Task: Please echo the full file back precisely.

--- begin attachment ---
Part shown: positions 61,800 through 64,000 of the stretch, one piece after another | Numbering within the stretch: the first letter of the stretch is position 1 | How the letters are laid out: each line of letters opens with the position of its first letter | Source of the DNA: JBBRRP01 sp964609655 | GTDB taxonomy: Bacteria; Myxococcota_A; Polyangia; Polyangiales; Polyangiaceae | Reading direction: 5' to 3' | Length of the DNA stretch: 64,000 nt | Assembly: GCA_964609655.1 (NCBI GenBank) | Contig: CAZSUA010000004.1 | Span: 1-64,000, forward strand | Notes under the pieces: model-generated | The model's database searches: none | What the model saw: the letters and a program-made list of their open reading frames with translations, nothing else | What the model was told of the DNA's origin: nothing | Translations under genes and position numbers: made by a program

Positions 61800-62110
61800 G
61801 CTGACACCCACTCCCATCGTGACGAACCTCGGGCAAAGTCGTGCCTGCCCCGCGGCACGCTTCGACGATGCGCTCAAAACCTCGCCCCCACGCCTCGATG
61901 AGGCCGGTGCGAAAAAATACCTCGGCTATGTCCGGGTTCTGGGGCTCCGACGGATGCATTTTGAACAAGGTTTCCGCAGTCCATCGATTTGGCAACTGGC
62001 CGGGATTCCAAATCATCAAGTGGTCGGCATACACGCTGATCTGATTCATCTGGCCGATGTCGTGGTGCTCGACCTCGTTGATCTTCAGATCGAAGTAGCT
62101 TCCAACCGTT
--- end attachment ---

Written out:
Part shown: positions 61,800 through 64,000 of the stretch, one piece after another | Numbering within the stretch: the first letter of the stretch is position 1 | How the letters are laid out: each line of letters opens with the position of its first letter | Source of the DNA: JBBRRP01 sp964609655 | GTDB taxonomy: Bacteria; Myxococcota_A; Polyangia; Polyangiales; Polyangiaceae | Reading direction: 5' to 3' | Length of the DNA stretch: 64,000 nt | Assembly: GCA_964609655.1 (NCBI GenBank) | Contig: CAZSUA010000004.1 | Span: 1-64,000, forward strand | Notes under the pieces: model-generated | The model's database searches: none | What the model saw: the letters and a program-made list of their open reading frames with translations, nothing else | What the model was told of the DNA's origin: nothing | Translations under genes and position numbers: made by a program

Positions 61800-62110
61800 G
61801 CTGACACCCACTCCCATCGTGACGAACCTCGGGCAAAGTCGTGCCTGCCCCGCGGCACGCTTCGACGATGCGCTCAAAACCTCGCCCCCACGCCTCGATG
61901 AGGCCGGTGCGAAAAAATACCTCGGCTATGTCCGGGTTCTGGGGCTCCGACGGATGCATTTTGAACAAGGTTTCCGCAGTCCATCGATTTGGCAACTGGC
62001 CGGGATTCCAAATCATCAAGTGGTCGGCATACACGCTGATCTGATTCATCTGGCCGATGTCGTGGTGCTCGACCTCGTTGATCTTCAGATCGAAGTAGCT
62101 TCCAACCGTT